I should probably have waited to show this when all the Lilies are blooming and when the Prunus is covered in blossoms … but I’ll just have to show you how it looks then again … it will be another whole new look. I can’t wait!

Happy Gardening

Christine's garden Gardening Home page features

Flowers for my Mom

As I was pottering around my garden today I had the sweetest childhood memory of being a very young child (must have been before school-going age), picking flowers and giving them to my Mom which always made her smile. And so it is today, my lovely, supportive Mom is probably my gardens’ biggest fan and often I catch myself thinking “Mami will love this!” when I spot a new flower in the garden or find a lovely plant at a nursery. A lot of what I plant is in anticipation of the joy I know it brings to her when she reads this blog, all the way in Germany!

So today’s floral show is just for you Mami! Thank you for all your love and support and mostly, thank you for being my Mom!

First the Tulips I picked for you …

[one_half]Yellow Tulips[/one_half]


[one_half]Todays Tulip[/one_half]

[one_half_last]Lovely Tulip[/one_half_last]

[one_half]3 Tulips[/one_half]

[one_half_last]Tulips in the vase[/one_half_last]

And a few other “Pretty’s” in the garden today


[one_half_last]Angel's Trumpet[/one_half_last]

[one_half]Ranunculus white[/one_half]

[one_half_last]Ranunculus pink[/one_half_last]

[one_half]More cinerarias[/one_half]


All my love

Christine's garden Gardening Home page features Perenniels

Happy Days the Hellebores are waking up

Is this a sign of things to come? Forgive me my excitement but this is only my tenth month of being a “gardener” and I am very excited about Spring this year. Mid July here in Cape Town means we are just past the mid-winter mark and with the glorious weather we’ve had for the last ten days the early spring bloomers seem to think its time to start waking up …

You might remember my thrill at finding Hellebores at a nursery in Elgin at the beginning of April. No? Ok, Hellebores are not readily available as standard stock at the average nursery here in South Africa but I managed to buy three Hellebore plants at a specialist nursery after having admired them on many overseas blogs. I duly brought them home, planted them and believed they might take a year or two before they flower (if I even managed to keep them alive that long). So imagine my excitement when I discovered actual buds on two of the plants this weekend! I’m absolutely thrilled – I actually can’t explain how delighted I am. I’m like a child at Christmas because … well it feels like maybe, just maybe, I might actually be on the way to becoming a real gardener! I chose, bought, planted and nursed a plant to flower, all by myself! It feels really great!

So here they are and some other things that are making me happy today!

[one_half]My masterpiece – Hellebore budsHellebores[/one_half]

[one_half_last]… because I’m proud, another shotHellebores[/one_half_last]

[one_half]Nestled amongst the Azaleas & LiliumsHellebores[/one_half]

[one_half_last]Exotic Tulip bulbs are coming up!Tulips[/one_half_last]

To all my gardening friends in the Northern Hemisphere that encouraged me to get the Hellebores and especially to Carolyn of Carolyn’s Shade Garden in North Carolina for all her advice, Thank You!!

Happy Gardening

Christine's garden Gardening Home page features

The first tulip emerges and other joys from my winter garden

You might remember that I spent ages planting up all the hundreds of bulbs I bought in April and May. Most of the bulbs were planted at the end of April over the long Easter weekend and made their presence known very quickly with shoots emerging and now we wait for them to flower in Spring. The few Narcissus I planted have already flowered (I admit I was underwhelmed by them, they were pretty but nothing to get terribly excited about). The Tulips I planted have not shown any signs of planning to emerge until today! I found the first bit of life from the tulips and I’m very excited about it.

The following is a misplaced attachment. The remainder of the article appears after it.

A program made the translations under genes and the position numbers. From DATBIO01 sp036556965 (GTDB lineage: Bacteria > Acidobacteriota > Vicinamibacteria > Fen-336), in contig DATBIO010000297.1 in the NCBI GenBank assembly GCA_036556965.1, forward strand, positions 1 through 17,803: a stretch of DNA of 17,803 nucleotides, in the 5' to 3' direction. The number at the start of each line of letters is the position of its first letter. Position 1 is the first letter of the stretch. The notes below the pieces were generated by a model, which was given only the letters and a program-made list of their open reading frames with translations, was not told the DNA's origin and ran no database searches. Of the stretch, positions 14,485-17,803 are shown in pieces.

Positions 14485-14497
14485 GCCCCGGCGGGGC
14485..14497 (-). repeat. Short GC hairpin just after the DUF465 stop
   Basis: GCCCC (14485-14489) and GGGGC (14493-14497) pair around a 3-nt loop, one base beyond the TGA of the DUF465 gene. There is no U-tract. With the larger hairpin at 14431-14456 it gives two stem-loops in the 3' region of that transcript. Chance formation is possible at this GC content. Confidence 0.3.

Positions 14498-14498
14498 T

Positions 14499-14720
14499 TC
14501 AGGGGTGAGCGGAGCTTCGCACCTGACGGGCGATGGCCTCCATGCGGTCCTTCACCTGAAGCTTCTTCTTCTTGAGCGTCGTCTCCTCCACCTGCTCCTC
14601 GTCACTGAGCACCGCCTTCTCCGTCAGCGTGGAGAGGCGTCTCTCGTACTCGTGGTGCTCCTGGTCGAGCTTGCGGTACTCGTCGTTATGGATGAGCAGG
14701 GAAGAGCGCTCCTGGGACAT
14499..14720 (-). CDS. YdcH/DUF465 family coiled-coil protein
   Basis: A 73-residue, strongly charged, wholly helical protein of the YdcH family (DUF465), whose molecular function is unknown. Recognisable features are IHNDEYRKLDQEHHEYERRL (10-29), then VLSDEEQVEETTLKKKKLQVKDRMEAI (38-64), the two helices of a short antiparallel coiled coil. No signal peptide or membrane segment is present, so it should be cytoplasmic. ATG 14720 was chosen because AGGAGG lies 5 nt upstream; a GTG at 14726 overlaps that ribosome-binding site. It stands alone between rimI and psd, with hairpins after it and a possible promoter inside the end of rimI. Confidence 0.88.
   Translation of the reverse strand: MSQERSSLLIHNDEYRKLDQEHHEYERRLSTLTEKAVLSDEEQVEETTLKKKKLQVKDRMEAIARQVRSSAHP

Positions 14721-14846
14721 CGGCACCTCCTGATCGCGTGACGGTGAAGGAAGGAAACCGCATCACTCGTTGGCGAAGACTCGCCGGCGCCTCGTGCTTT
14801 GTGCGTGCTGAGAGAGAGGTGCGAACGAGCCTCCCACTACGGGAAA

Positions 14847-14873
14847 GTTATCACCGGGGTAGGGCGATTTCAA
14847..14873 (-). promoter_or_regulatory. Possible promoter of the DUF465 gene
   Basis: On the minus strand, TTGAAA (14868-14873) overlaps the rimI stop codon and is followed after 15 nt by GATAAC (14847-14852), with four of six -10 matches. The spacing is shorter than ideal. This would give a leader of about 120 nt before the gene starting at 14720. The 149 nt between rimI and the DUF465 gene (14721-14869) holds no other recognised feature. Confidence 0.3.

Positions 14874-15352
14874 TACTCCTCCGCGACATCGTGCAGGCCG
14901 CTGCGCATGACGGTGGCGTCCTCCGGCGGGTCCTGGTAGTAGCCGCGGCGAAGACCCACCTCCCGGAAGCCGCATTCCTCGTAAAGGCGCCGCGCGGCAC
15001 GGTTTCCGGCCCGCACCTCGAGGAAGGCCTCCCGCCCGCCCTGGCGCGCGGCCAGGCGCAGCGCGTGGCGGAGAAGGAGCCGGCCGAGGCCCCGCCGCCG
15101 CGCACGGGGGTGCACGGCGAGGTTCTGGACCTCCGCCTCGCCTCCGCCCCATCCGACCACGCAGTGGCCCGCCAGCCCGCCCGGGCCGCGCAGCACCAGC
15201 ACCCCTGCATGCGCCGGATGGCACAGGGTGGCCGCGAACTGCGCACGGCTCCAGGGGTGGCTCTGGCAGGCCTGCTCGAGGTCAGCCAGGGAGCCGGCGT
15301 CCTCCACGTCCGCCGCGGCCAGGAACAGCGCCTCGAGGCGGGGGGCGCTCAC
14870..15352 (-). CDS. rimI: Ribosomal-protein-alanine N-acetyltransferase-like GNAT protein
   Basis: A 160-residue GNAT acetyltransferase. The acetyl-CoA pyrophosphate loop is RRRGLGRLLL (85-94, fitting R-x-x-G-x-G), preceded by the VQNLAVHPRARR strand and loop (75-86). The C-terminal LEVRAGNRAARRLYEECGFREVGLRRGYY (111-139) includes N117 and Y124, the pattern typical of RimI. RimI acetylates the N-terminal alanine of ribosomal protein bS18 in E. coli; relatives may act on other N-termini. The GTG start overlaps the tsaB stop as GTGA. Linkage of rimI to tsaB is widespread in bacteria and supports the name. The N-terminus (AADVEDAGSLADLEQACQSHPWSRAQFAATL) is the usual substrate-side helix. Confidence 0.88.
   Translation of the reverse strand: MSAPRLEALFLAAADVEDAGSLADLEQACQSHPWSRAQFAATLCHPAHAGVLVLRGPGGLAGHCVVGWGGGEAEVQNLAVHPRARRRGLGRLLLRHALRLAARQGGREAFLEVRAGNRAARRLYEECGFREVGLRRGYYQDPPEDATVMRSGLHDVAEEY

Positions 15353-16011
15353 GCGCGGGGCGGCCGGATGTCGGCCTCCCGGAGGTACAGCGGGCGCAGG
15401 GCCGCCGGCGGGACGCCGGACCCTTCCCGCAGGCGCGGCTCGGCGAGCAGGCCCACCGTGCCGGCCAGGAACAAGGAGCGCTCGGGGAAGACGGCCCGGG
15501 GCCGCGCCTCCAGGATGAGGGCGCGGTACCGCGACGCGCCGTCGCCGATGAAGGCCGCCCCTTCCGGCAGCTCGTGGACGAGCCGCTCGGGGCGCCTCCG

The Asiatic Lilies are coming up and look very strong and healthy and at last the Daffodils are starting to come through. The Potato bush which I thought I had killed has erupted into a mass of flowers so it goes to show that moving a plant from a position where it seems unhappy to another, really pays off. Then the last bit of joy is that my Camellias are all flowering and Azaleas in pink and cerise are adding colour to my winter garden.

[one_half]The first Tulip emergesThe first Tulip emerges[/one_half]

[one_half_last]The Asiatic Lilies are looking goodThe Lilies are looking good[/one_half_last]

[one_half]Potato bush comes back to lifePotato bush come back to life[/one_half]

[one_half_last]Violas hide emerging DaffodilsViolas hide the Daffodils[/one_half_last]

[one_half]Pink AzaleasPink Azaleas[/one_half]

[one_half_last]Does Lavender flower all year long?Does Lavender flower all year long?[/one_half_last]

[one_half]My only white Camellia openingMy only white Camellia opening[/one_half]

[one_half_last]Ranunculus waiting for SpringRanunculus waiting for Spring[/one_half_last]

Oh I just can’t wait for Spring … only two more months (59 more sleeps!)

Happy Gardening

I’ve added this post to Helen’s meme: End of Month View over at her blog, The Patient Gardener.

Annuals Christine's garden Gardening Home page features Perenniels

Another bag of potting soil

I had to get a bag of potting soil today for a planter that is being used for the tulip bulbs (no, I still haven’t planted them, but i have a good reason! I needed to get potting soil …)

As always, I seem to be incapable of walking into the nursery and leaving with only what I came for. This time a few seedlings found their way into my car as well as four white Dipladenias. I have a plan for the Dipladenias (or are they Mandevillas – can the plant-naming-people make up their minds? My previous Dipladenias were labelled Mandevilla and these are exactly the same but labelled Dipladenia).

But, I going off point … The plan for the Dipladenias; the two I have are doing so well here that I decided to get more for the front bed trellisses. Its too hot there for the existing Star Jasmine which are getting scorched so I need to  move them (or over-plant with the Dipladenias – is that a thing one can do?)

Then the little six-pack seedling trays were calling me and I came home with Delphiniums, Digitalis and Cinerarias. Now to find homes for them …

[one_half]New acquisitionsA Bag of Potting Soil[/one_half]


It looks like rain this weekend. Hopefully it will clear long enough for me to spend some time in the garden.

Happy Gardening